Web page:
Most professors are willing to give you some slack (unless they look and act militant or lack a sense of humor and basic facial expressions). While teacher assistants may not always be as compensating, most professors will hear you out since they will be more willing to read a late paper than an illegible one made from a printer with only two drops of ink. But as usual, don't abuse the privilege, and prove that you deserved that extenstion.
**Note: Always discuss a potentially late assignment with your instructor before it is late.
For you English majors and/or literature enthusiasts out there, do NOT take more than two literature classes in one semester (unless they are your only two classes). Literature classes are notorious for requiring a plethora of readings, usually several novels, poems and essays, not to mention any quizzes, papers, etc, all with a need for thorough knowledge and retention. Don't overdo it or you may overwhelm yourself.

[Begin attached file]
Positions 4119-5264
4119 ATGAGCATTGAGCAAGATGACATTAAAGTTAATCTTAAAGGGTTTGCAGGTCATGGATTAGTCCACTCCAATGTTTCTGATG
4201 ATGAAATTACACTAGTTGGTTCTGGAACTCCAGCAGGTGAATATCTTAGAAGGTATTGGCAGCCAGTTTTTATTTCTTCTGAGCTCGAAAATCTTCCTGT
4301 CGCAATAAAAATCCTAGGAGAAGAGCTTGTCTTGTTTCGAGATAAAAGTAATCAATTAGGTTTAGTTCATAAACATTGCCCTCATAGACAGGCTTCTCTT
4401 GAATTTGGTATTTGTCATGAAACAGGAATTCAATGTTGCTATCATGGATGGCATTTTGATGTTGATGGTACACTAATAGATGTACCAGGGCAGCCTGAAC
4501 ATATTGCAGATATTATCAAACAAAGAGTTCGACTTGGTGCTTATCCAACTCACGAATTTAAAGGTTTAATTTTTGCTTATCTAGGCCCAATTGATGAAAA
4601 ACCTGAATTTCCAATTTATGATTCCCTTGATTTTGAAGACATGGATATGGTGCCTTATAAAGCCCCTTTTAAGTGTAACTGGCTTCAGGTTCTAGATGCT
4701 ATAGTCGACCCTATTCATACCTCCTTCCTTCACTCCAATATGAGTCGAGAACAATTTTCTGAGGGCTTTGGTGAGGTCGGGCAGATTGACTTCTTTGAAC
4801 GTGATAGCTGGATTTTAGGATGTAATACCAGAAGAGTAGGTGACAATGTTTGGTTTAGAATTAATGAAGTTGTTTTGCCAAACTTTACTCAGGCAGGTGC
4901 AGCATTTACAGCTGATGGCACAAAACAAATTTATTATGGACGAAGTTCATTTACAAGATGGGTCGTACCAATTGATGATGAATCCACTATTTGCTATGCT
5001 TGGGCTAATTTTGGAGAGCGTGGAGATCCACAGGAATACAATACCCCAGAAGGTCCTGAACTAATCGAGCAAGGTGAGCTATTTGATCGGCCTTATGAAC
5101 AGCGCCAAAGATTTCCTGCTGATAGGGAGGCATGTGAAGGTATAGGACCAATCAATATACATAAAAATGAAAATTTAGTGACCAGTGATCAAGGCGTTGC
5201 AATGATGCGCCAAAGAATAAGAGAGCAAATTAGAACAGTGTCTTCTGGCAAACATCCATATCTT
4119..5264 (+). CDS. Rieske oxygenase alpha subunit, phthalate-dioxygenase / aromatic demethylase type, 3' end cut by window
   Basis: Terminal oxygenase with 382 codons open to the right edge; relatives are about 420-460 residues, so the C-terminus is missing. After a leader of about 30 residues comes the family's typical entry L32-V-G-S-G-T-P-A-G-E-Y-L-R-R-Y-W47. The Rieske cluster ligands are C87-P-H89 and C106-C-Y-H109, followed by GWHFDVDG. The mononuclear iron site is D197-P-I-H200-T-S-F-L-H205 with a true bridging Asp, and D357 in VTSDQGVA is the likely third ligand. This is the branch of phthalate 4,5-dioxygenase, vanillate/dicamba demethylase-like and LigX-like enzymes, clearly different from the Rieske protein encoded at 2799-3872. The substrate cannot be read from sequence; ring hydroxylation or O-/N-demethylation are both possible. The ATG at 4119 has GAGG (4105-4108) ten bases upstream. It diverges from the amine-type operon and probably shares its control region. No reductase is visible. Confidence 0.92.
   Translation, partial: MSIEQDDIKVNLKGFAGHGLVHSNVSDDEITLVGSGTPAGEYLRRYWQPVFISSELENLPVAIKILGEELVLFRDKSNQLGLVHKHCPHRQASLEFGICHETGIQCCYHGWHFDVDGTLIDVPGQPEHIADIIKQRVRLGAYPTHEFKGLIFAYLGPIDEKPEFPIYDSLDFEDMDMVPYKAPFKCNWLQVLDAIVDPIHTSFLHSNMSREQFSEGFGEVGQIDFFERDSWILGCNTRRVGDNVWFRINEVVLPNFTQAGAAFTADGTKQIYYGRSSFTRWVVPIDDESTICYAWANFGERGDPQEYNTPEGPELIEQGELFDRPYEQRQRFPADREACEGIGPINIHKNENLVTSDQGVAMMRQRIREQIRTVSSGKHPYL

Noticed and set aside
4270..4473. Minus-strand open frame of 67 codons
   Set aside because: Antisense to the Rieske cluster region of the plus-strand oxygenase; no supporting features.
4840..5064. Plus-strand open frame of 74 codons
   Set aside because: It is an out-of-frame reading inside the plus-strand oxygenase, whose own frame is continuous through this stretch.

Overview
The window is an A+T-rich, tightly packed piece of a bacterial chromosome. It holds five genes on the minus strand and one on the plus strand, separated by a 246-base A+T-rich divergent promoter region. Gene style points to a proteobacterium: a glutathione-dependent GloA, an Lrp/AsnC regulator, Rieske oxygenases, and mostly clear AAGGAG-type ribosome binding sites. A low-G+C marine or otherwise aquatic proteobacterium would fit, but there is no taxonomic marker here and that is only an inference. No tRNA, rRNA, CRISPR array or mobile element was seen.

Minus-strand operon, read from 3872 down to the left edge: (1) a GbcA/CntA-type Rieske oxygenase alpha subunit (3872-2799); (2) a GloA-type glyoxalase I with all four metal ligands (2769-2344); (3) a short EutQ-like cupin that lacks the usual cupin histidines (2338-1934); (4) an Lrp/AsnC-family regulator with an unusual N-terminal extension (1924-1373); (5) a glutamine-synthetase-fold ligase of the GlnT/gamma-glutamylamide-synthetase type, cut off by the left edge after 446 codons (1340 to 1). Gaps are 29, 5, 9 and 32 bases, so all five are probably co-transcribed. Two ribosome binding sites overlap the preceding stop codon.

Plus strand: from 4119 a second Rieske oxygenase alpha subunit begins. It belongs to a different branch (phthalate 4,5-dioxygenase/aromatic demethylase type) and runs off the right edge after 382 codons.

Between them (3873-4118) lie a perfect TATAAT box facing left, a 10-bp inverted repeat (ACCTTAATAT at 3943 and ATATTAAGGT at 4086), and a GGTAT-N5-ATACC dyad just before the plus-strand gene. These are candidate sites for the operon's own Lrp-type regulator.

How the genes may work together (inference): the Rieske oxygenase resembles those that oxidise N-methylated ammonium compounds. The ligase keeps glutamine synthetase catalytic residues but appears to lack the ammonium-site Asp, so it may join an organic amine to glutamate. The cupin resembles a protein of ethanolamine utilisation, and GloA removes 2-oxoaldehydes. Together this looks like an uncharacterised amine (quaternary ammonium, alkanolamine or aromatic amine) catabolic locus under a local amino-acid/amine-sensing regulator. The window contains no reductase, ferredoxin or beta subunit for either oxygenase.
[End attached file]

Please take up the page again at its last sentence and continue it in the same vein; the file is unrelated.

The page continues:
You can't run away from your problems by transferring. Whatever happened at that other school, changing your environment will only make things worse if you don't change your behavior. Academic records follow you, as do those bad habits if you don't tackle them face to face.
Explore the world of student services. If you're having trouble in class, visit your professor in his/her office during office hours or make an appointment. If your professor gives you more pain than help, visit your academic advisor and let them know.
Most schools will have other services that will be of great assistance to you. Many institutions have career development centers, free counseling services, scholarship information, tutoring, and other services. Take advantage of all the resources you have, and get to know them well.